Hackers-Stole-Almost-1Billion-In-Cryptocurrencies-In-2018-Study-Finds

Hackers Stole Almost $1Billion In Cryptocurrencies In 2018: Study Finds

Fraud of cryptos through hacking of exchanges and trading platforms rose to $927m in the first 9 months of 2018, up nearly 250% from the level seen last year, according to a report from US-based cyber security firm CipherTrace released on October 10th.

The $166 million in reported thefts since the second quarter report was driven by an emerging trend toward more frequent and smaller cyber attacks by sophisticated thieves. CipherTrace estimates that total stolen cryptocurrency reported is expected to hit well over $1 billion by the end of the year – a currency that needs to be laundered.

Reuters questioned CipherTrace CEO Dave Jevans, who is also chairman of the global anti-cyber crime organization, the Anti-Phishing Working Group.

“This extensive research shows that regulation does have a direct correlation in hindering criminal activity, and we are on the right track to instill further trust in the crypto ecosystem,” commented Dave Jevans, CEO, CipherTrace and co-chair of the Cryptocurrency Working Group at the APWG.org. “We will see the opportunities to launder cryptocurrencies greatly reduced in the coming 18 months as cryptocurrency AML regulations are rolled out globally.”

Jevans told the agency that the real figures are likely to be 50 percent higher than those that were successfully tracked in the report, indicating that CipherTrace is “aware of” over $60 million stolen in crypto that was not recorded.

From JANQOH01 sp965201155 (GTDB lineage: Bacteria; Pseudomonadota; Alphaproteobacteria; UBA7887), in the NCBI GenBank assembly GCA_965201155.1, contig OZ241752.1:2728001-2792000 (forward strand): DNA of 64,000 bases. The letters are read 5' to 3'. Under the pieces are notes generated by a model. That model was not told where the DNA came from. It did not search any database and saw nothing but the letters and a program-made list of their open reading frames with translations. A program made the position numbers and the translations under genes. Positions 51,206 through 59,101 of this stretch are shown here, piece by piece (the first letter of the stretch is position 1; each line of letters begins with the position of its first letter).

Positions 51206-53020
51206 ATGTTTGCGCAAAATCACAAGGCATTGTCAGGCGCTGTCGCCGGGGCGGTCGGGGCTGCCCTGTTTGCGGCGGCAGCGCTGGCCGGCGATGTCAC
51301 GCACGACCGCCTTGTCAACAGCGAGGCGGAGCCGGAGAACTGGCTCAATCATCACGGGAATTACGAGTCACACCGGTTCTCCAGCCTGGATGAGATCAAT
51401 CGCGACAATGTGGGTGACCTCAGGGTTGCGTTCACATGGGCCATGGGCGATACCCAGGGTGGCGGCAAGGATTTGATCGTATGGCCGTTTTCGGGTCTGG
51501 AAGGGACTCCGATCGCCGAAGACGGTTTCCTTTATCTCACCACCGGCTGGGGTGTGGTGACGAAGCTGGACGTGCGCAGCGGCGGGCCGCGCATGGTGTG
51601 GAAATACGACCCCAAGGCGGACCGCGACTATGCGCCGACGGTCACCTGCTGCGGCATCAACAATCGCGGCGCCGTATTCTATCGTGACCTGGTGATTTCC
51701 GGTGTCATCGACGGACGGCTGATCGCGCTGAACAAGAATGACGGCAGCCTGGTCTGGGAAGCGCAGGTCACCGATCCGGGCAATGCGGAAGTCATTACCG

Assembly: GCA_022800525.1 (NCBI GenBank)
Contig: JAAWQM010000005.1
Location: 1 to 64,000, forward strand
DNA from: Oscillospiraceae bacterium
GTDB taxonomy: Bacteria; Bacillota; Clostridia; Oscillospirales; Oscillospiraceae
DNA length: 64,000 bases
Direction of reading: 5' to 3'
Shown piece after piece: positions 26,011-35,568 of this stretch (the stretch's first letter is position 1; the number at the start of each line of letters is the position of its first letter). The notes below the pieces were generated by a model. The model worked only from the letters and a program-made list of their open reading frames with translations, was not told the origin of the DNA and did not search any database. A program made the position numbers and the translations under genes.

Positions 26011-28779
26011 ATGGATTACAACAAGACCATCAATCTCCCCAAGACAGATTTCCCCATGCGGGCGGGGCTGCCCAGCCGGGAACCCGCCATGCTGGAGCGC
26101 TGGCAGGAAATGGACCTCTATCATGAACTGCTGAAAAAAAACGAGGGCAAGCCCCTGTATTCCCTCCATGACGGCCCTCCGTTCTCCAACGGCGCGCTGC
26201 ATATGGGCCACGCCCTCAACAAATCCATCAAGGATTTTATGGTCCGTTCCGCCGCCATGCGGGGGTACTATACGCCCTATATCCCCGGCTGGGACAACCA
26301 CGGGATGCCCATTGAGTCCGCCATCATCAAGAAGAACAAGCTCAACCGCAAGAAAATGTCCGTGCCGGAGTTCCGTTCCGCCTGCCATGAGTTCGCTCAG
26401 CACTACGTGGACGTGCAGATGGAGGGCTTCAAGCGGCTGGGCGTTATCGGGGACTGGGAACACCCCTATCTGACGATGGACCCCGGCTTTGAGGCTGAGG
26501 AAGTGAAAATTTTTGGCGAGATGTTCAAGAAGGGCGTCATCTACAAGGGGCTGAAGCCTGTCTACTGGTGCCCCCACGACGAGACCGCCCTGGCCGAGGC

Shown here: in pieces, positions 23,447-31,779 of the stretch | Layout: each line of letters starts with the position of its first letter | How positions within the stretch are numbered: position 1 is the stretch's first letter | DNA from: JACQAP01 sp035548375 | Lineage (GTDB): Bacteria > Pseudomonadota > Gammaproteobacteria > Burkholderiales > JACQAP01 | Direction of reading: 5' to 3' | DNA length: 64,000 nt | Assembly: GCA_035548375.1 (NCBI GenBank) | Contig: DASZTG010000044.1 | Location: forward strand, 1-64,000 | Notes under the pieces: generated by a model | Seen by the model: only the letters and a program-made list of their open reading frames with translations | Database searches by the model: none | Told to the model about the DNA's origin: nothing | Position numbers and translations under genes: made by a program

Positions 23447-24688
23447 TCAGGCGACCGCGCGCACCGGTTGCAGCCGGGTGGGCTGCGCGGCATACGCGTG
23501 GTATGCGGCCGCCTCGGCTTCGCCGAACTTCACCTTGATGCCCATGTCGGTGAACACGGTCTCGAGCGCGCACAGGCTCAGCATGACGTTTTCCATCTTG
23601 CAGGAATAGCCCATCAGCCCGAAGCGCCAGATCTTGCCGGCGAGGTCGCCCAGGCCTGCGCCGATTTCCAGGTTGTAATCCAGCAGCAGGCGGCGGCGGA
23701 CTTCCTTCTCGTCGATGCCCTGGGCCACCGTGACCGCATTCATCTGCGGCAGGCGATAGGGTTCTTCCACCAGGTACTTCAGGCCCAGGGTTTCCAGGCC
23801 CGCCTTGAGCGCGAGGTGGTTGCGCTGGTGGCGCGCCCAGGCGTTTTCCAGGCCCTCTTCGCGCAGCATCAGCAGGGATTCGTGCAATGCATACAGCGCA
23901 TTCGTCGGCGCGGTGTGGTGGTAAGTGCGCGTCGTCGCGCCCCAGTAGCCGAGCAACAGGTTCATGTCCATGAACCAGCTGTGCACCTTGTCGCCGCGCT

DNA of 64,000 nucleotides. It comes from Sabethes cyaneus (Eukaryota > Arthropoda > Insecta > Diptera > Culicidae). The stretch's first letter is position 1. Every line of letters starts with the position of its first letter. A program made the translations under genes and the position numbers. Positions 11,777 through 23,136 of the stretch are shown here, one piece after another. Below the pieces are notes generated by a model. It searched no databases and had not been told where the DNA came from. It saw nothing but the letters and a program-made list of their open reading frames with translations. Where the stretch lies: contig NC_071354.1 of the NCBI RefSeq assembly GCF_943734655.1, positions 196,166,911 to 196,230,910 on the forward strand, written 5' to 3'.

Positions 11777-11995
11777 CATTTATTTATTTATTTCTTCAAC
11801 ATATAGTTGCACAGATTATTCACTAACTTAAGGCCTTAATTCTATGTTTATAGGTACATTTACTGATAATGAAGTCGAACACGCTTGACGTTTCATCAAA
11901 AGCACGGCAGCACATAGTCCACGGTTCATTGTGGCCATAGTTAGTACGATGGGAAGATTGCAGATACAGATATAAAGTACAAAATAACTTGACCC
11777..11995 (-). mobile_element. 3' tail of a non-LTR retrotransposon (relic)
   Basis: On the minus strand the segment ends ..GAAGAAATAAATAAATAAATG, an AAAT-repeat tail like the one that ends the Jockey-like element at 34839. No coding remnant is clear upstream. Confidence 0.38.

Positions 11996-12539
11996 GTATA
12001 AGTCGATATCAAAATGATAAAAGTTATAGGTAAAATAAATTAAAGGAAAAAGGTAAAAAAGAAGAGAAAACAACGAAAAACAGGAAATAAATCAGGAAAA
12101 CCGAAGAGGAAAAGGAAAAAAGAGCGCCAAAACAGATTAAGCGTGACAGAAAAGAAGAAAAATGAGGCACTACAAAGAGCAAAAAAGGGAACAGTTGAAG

“All exchanges get these money-laundered funds. You really can’t stop them,” Jevans added.

The report is said to have indicated that these top exchanges have been used to purchase 236,979 BTC worth of “criminal services,” worth around $1.56 billion as of press time. CipherTrace declined to name the exchanges.

Jevans added:

“We learn about the criminal stuff often times after it actually happened. So there’s no way to know in real time. You can know 80-90 percent of the time, but it’s impossible to know 100 percent.”

“95% of outgoing payments that were traceable to criminals were made from unregulated exchanges”

Considering how easy it is to access unregulated exchanges – some of them are the biggest in the world – it also makes sense that 95 percent of outgoing payments to criminals come from those exchanges.

CipherTrace writes governments can restrain the widespread Bitcoin-related money laundering by determining and implementing more cryptocurrency AML regulations over the next two years.

We can already see governments making regulatory moves: Japanese regulators have already made local exchanges establish rigid identification processes in order to continue trading.

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